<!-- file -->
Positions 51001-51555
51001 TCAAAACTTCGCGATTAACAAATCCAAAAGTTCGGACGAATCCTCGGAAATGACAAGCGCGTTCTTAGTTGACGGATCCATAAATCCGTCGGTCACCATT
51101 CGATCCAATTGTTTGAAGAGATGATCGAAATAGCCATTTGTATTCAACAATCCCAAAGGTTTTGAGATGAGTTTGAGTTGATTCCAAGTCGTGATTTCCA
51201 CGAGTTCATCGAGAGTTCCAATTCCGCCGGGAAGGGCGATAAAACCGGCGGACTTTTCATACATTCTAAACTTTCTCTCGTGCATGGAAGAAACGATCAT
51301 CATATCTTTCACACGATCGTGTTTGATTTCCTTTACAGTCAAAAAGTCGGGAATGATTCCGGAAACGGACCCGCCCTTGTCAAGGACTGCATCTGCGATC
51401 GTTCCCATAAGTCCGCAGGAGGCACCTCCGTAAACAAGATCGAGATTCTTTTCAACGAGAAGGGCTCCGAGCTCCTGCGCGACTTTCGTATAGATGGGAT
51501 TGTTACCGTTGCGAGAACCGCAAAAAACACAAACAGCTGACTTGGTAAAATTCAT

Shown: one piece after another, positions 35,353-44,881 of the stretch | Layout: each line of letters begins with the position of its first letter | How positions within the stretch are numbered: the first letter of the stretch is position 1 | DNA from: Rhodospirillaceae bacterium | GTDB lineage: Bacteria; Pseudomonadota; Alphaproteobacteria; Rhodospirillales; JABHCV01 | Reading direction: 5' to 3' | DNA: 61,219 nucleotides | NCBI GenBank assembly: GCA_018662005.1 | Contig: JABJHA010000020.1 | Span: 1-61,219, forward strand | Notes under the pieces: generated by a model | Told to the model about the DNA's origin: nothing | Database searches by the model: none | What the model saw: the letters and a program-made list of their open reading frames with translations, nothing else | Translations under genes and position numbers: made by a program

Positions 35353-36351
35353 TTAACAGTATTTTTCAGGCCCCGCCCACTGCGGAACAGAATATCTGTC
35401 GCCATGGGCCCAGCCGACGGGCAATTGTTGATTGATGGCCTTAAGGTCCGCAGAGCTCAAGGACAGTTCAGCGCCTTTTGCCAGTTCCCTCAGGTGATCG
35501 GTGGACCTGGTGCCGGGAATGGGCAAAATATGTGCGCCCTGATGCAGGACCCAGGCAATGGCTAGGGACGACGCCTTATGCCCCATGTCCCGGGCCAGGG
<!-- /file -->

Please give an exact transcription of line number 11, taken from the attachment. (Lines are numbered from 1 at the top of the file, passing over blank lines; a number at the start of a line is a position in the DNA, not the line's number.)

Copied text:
35401 GCCATGGGCCCAGCCGACGGGCAATTGTTGATTGATGGCCTTAAGGTCCGCAGAGCTCAAGGACAGTTCAGCGCCTTTTGCCAGTTCCCTCAGGTGATCG